Noisey: How did Not You get started?
Nancy Urich: Dog Day we kind of put on hold because I had a baby, and then Seth and I, we've been doing a lot of movies. He got really swept up in that. So I was just kinda sitting, waiting—everything we do here goes in cycles—and the movie cycle was taking a long time so I was just like, "hmm, I wonder if I could do something with somebody else while I'm waiting. I could!" So I called Stephanie [Johns] and she and I decided to do something. That was that.
Does it feel quite a bit different than your other projects?
It does. For me, it's a lot different because, in this case, I'm actually the main songwriter in the band, which I've not ever been before. For those guys—Stephanie's in a lot of bands, and she's always doing this. Megan, Rebecca... Rebecca hasn't done a whole lot recently. We're all getting a little older in our lives and we just really wanted to have something to do that was fun and special for us ourselves. It really fits the bill for that.
It feels like there's a lot of anxiety on the album. How is making and playing music a comforting thing for you?
I'm not sure. It definitely is. I've always made music and it makes sense to do it, and to keep doing it. It always feels good to be loud and have lots of distortion pedals and what not, and these ladies—we have a lot of fun being together and just making it. We didn't even really know each other that well, we were only really acquaintances before we got together. We just kinda did this based on the fact that we wanted it to be a thing. I don't know how else to say it. That gives me comfort as much as anything else does. I'm kind of a cold person in general.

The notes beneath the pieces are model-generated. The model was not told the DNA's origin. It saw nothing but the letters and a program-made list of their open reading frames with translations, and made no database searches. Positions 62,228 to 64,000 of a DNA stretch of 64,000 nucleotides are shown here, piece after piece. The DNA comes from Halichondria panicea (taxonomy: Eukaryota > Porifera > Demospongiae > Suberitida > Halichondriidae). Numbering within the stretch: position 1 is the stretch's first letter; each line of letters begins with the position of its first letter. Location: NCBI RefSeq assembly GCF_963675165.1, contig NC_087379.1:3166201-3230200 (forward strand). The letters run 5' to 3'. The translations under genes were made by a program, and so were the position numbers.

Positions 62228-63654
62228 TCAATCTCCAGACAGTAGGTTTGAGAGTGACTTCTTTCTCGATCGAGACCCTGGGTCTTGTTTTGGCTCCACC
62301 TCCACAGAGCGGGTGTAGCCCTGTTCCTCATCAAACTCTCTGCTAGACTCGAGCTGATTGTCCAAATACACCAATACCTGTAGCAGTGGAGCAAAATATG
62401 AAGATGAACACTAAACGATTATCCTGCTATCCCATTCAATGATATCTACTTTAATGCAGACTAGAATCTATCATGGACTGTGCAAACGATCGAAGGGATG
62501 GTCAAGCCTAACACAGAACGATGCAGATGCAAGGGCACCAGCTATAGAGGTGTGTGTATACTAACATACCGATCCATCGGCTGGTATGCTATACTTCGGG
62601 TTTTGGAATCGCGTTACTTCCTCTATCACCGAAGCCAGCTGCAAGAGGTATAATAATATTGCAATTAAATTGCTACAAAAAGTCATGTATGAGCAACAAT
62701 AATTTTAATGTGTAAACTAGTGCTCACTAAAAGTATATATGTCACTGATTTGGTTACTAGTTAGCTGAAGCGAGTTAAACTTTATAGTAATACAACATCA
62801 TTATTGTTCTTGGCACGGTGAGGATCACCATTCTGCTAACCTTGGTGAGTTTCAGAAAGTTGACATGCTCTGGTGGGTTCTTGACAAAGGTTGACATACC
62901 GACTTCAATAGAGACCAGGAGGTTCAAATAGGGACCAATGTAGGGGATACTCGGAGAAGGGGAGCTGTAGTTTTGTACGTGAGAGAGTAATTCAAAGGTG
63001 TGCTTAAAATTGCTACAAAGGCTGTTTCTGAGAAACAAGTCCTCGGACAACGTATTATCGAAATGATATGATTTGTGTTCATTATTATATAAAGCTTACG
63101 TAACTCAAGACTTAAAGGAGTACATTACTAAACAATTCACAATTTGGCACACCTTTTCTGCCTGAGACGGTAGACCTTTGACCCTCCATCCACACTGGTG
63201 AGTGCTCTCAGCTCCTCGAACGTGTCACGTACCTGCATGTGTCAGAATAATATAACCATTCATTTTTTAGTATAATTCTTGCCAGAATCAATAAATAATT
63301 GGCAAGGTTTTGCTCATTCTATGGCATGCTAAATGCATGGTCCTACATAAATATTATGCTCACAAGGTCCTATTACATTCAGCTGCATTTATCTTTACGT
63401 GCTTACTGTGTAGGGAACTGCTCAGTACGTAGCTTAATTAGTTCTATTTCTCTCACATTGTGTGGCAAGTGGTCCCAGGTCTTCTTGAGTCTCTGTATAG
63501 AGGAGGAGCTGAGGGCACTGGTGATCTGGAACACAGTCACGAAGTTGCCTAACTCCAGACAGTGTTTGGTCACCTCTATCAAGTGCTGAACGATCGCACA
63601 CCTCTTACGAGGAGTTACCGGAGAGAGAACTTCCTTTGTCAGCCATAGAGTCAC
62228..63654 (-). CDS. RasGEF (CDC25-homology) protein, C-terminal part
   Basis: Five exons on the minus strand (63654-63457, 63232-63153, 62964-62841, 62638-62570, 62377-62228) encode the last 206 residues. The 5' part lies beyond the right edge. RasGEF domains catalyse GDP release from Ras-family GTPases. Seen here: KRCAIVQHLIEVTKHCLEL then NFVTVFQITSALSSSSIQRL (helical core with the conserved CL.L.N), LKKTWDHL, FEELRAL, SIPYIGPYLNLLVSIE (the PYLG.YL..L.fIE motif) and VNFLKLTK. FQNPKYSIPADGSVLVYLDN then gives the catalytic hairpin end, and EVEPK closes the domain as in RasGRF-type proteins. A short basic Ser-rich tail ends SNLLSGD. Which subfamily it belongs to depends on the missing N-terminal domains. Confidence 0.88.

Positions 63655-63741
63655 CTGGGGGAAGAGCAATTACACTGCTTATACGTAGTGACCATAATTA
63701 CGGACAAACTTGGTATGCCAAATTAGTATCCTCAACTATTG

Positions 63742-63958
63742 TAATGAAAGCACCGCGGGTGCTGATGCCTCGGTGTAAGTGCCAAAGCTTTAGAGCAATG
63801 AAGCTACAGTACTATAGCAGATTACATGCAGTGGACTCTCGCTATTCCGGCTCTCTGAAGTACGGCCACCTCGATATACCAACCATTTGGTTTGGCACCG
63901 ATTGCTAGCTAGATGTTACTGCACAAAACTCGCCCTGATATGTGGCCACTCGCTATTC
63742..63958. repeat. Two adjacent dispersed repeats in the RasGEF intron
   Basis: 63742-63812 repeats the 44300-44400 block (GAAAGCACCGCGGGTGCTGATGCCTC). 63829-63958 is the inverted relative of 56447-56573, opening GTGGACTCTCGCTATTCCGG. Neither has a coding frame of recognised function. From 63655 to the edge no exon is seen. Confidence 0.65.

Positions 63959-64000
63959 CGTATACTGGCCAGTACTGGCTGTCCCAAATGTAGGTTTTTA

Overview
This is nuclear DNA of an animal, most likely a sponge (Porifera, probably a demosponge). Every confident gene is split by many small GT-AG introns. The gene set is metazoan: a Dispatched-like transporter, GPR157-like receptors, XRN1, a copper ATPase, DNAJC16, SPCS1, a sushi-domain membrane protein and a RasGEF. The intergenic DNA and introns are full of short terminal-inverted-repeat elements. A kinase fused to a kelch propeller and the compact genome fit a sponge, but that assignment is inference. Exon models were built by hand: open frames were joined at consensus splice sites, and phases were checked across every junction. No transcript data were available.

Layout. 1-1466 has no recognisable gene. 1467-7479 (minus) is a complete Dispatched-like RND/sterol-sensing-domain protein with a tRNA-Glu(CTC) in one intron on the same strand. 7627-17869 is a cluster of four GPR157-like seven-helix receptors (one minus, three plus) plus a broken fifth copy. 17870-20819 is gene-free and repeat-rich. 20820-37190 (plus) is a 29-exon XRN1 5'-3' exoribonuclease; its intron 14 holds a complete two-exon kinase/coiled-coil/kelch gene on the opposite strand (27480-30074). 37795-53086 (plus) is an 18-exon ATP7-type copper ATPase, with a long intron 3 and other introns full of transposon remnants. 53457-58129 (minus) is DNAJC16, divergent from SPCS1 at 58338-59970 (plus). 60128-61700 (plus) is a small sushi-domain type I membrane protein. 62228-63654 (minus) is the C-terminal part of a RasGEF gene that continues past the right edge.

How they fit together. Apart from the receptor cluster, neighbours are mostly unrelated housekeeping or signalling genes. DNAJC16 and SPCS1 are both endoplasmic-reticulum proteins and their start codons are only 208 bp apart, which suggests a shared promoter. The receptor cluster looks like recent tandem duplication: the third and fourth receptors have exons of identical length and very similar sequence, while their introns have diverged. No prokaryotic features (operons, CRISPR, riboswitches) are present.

It seems like the album also switches a lot between the major and minor, and heaviness and lightness.
It just kinda needs to be light and dark. Otherwise it'd be all really dark, probably. I like the different tones. My lyrics are very much last in the process. I guess they do have anxieties in them! I didn't really think about it too hard. When you listen to music, you get certain feelings, and I'm just going with the feelings of that—trying to make that into words if possible.